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The present goal of the field of medicine seems to be to extend life i

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Joined: 18 May 2017
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The present goal of the field of medicine seems to be to extend life i  [#permalink]

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New post 19 May 2017, 02:44
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  35% (medium)

Question Stats:

76% (01:52) correct 24% (02:26) wrong based on 119 sessions

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The present goal of the field of medicine seems to be to extend life indefinitely. Increasingly, the ability to transplant such organs as hearts, lungs, livers, and kidneys will allow us to live longer. But we can never achieve brain transplants. There are, for a start, ten million nerves running from the brain down the neck, not to mention the millions joining the brain to the sensing organs. Clearly, then, as the transplantation of organs allows more and more people to live longer, those with degenerative brain disorders will form an ever-increasing proportion of the population.

The argument above is based on which one of the following assumptions?

(A) Degenerative brain disorders will increasingly strike younger and younger patients.
(B) It is still quite rare for people to live long enough to need more than one transplant of any give organ.
(C) There are degenerative brain disorders that will not be curable without brain transplants.
(D) Degenerative brain disorders account for a very small proportion of deaths in the population at large.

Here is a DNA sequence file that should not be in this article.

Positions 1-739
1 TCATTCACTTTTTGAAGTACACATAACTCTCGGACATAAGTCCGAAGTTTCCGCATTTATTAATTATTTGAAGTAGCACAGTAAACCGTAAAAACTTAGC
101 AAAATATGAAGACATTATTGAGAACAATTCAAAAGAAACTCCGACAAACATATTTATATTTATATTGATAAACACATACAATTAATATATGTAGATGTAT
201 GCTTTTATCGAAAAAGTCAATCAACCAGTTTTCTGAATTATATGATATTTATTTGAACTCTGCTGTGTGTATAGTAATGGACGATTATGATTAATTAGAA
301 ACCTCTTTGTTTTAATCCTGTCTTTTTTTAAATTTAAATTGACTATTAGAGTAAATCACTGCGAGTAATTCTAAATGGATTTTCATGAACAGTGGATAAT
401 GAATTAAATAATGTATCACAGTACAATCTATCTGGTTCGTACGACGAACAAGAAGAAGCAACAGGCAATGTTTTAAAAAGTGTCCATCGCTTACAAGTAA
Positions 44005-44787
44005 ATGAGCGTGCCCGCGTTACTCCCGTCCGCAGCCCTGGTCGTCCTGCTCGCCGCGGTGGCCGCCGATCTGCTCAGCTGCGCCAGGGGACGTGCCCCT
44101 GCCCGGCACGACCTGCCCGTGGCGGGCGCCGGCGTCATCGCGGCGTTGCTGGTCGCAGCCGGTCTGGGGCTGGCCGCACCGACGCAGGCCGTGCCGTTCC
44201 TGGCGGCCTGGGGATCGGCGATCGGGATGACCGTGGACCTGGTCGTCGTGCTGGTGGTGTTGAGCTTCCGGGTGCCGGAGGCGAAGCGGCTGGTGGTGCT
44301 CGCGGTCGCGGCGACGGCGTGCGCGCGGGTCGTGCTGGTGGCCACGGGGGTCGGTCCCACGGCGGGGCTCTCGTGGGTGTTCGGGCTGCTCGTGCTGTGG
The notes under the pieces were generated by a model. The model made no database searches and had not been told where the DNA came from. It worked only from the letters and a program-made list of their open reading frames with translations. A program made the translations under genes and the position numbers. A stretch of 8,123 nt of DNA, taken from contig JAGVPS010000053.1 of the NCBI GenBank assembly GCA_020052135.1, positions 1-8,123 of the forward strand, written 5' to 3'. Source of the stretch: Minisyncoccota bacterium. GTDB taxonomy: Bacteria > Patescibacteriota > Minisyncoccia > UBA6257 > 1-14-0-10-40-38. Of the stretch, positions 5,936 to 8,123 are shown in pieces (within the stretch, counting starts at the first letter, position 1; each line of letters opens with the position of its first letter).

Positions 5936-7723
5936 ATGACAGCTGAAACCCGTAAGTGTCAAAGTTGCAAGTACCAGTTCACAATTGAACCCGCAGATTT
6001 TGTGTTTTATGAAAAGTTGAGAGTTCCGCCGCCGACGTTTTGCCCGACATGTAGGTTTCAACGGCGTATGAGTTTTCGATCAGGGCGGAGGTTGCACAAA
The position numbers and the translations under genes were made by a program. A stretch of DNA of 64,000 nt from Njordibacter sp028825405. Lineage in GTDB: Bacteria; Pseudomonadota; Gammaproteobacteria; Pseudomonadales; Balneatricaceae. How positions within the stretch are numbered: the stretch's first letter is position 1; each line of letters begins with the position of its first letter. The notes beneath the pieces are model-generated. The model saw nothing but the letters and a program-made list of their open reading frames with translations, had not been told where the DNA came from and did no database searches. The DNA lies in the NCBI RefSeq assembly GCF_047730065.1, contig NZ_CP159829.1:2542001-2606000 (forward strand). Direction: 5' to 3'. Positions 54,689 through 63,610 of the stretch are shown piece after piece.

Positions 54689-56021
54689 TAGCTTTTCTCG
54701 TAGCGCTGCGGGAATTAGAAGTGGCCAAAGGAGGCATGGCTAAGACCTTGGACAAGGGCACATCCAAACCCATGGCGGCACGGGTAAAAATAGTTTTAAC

(E) More is being spent on research into degenerative brain disorders than on research into transplantation.

Source: LSAT

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Re: The present goal of the field of medicine seems to be to extend life i  [#permalink]

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New post 21 May 2017, 04:25
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Let us simplify the argument given --

Premise
1. the ability to transplant such organs as hearts, lungs, livers, and kidneys will allow us to live longer.
2. Cannot achieve brain transplant however

Conclusion
Those with degenerative brain disorders will form an ever-increasing proportion of the population

This implies that even though we can achieve successful transplants of other organs, we cannot do so for the brain. This means that as people live longer (because of transplants, they will stop dying of other diseases), incidence of brain diseases would be higher -- since we cannot transplant brains.

Option A - Incorrect

the argument does not imply more and more young people will get brain disorders but rather that incidence of such disorders would be higher among people who live long.

Option B - Incorrect

We are not concerned about what is happening today, but the implications of what happens in the future when people start to live longer because of transplants.

By stating that people do not live long enough to receive more than one transplant, this sentence kind of goes against the force of the argument. The argument clearly states that people will live longer as transplants become more common.

Option C - Correct answer

If degenerative brain disorders can be cured without transplants, the incidence of such disorders in the population as the people live longer will no longer be true.

Option D - Incorrect

We are not concerned about the percentage of death such disorders account for. But we are concerned with whether such disorders would be MORE common or not.

Option E - Incorrect

We cannot infer this nor is it relevant to the conclusion.
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Re: The present goal of the field of medicine seems to be to extend life i  [#permalink]

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New post 20 Apr 2018, 09:10
I believe this LSAT question has a common pattern from gmat.
C connects directly with the argument. Other options all are wrong.
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Re: The present goal of the field of medicine seems to be to extend life i &nbs [#permalink] 20 Apr 2018, 09:10
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The present goal of the field of medicine seems to be to extend life i

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